Small Entity Compliance Guide for the Final Rule for Cranes and Derricks in Construction
Fact Sheet: Operator Qualification and Certification
Fact Sheet: Signal Person Qualification
Hazard Communication Guidelines for Compliance
Hazard Communication Small Entity Compliance Guide for Employers That Use Hazardous Chemicals
Fact Sheet: Steps to an Effective Hazard Communication Program for Employers That Use Hazardous Chemicals
Fact Sheet: December 1st, 2013 Training Requirements for the Revised Hazard Communication Standard
OSHA Brief: Hazard Communication Standard: Labels and Pictograms
OSHA Brief: Hazard Communication Standard: Safety Data Sheets
Quick Card: Hazard Communication Safety Data Sheets (English) and (Spanish)
Quick Card: Hazard Communication Standard Labels (English) and (Spanish)
Quick Card: Hazard Communication Standard Pictogram (English) and (Spanish)
For material developed by NDA, please visit the NDA store.
Robot System Safety
OSHA, NIOSH, and the Association for Advancing Automation (A3) developed an updated chapter for the OSHA Technical Manual to provide technical information to Compliance Safety and Health Officers and others who may be performing inspections at facilities with robot systems.
Worker suicides are particularly concerning for the construction industry. The suicide rate for construction workers is four times higher than in the general population, due in large part to work-related stresses such as seasonal work, demanding schedules and workplace injuries. OSHA has developed a webpage with resources and tools in English and Spanish.
Trenching and Excavation:
Quick Card: Working Safely in Trenches
Other Areas of Interest:
Quick Card: Emergency Exit Routes
OSHA Fact Sheet: Natural Disaster Recovery: Cleanup Hazard
Construction, Waste Management, and Remediation
Sustainable Workplace Alliance developed training materials in English and Spanish for workers in the construction, waste management, and remediation industries on topics such as aerial lifts in construction, fall protection, confined space, chemical hazards/ hazard communication, personal protection equipment, and powered industrial trucks.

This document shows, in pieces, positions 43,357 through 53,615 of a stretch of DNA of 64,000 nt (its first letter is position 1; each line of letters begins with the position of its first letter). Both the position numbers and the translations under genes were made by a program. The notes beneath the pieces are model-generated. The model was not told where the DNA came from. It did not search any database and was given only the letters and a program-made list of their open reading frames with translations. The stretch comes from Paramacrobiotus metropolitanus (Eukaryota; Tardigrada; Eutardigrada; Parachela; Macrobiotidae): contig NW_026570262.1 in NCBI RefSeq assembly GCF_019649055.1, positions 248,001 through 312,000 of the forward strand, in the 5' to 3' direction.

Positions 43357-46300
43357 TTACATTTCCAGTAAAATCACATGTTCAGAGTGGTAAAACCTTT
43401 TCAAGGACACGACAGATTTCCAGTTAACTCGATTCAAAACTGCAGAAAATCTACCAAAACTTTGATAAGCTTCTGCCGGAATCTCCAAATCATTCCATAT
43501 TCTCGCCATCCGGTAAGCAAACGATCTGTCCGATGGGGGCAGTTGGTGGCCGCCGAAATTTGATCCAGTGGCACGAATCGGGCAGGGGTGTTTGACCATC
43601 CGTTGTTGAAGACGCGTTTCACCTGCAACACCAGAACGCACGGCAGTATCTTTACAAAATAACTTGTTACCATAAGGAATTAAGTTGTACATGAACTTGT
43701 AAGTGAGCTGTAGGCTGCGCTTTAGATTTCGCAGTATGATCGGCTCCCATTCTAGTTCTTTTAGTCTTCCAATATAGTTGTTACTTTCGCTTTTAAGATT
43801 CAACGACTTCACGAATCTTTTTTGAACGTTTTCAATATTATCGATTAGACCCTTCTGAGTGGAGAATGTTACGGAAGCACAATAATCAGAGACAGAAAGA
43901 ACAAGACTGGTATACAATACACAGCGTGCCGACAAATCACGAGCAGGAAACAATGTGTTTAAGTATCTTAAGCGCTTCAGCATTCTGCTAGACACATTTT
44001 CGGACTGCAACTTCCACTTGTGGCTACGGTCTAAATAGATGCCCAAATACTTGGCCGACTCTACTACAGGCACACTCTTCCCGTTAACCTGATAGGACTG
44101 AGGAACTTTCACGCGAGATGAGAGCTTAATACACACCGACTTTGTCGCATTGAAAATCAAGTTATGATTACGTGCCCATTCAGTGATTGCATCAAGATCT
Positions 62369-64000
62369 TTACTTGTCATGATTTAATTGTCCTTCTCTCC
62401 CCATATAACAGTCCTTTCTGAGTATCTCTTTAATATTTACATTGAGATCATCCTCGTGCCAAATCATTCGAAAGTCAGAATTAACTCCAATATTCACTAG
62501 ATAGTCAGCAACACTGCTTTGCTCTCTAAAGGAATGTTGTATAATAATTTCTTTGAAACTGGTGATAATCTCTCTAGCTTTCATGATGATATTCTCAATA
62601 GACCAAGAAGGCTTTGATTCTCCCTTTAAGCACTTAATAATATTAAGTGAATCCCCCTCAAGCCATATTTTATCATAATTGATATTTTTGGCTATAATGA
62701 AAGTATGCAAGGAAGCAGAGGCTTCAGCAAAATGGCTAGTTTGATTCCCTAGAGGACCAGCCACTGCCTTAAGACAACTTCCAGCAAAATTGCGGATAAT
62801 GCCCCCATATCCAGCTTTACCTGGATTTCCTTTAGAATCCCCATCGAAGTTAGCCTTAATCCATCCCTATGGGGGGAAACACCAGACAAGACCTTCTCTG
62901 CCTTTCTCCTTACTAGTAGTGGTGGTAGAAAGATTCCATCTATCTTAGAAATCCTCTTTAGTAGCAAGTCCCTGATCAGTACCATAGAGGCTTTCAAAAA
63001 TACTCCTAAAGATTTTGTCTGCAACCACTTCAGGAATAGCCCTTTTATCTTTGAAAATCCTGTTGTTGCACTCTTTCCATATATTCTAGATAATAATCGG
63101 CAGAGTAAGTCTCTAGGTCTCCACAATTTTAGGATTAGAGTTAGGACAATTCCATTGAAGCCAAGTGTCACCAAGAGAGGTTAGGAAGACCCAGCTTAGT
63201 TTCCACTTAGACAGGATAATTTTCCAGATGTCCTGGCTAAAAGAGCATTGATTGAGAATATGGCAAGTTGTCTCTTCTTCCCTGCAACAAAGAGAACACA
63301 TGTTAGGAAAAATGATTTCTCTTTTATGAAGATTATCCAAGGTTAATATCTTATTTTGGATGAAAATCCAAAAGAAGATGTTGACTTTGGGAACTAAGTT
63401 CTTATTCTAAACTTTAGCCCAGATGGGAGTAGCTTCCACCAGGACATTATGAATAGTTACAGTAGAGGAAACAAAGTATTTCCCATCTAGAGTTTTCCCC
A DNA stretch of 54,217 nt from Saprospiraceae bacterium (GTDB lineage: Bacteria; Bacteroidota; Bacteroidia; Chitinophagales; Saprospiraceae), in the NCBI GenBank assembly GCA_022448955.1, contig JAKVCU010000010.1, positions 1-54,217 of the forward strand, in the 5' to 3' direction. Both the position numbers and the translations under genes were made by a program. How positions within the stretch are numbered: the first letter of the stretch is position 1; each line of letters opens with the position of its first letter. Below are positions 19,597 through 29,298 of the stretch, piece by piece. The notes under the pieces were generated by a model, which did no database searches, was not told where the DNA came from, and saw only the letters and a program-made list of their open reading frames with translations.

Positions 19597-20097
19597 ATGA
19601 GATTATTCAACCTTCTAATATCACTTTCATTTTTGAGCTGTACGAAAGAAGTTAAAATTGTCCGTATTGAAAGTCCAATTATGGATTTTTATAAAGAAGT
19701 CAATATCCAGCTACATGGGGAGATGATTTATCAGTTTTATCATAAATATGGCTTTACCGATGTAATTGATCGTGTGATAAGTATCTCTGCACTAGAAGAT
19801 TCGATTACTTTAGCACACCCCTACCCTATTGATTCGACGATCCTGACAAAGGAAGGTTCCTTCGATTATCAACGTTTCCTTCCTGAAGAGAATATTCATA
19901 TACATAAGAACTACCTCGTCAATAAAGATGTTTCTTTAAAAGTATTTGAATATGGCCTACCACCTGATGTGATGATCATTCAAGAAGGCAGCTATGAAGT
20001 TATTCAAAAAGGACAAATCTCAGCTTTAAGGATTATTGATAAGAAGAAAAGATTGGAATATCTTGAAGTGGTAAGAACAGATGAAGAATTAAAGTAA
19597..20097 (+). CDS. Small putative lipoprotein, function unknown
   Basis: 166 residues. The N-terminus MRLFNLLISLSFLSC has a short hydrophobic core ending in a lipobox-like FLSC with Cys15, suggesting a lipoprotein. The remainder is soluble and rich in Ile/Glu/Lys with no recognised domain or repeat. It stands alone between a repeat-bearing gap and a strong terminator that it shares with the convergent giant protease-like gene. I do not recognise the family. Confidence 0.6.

NIOSH Resource on Protecting Temporary Workers: Best Practices for Host Employers
The National Institute for Occupational Safety and Health (NIOSH) and the National Occupational Research Agenda (NORA) Services Sector Council—in partnership with the American Society of Safety Professionals (ASSP), the American Staffing Association (ASA), and the Safety and Health Assessment and Research for Prevention (SHARP) Program within Washington State’s Department of Labor and Industries—have released a new set of best practices, Protecting Temporary Workers: Best Practices for Host Employers, to help host employers better protect the safety and health of temporary workers.
Research shows that the risk of experiencing a work-related injury may be higher for temporary workers compared to non-temporary workers. This new resource provides detailed best practices for host employers that are applicable across industries and occupations. It is organized into three areas:
- How to evaluate and address workplace safety and health in a written contract
- Training for temporary workers and their worksite supervisors
- Injury and illness reporting, response, and recordkeeping
The document also includes scenarios of how host employers can implement the best practices as well as checklists that can be printed or completed electronically. There is also a complementary slide deck staffing companies can use to educate their host employer clients about the best practices.
Through the Temporary Worker Initiative, the Occupational Safety and Health Administration (OSHA) has issued numerous guidance documents outlining the joint safety and health responsibilities of staffing companies and host employers. This new resource builds on this work by providing an in-depth set of best practices for host employers to follow and supporting materials to facilitate their implementation.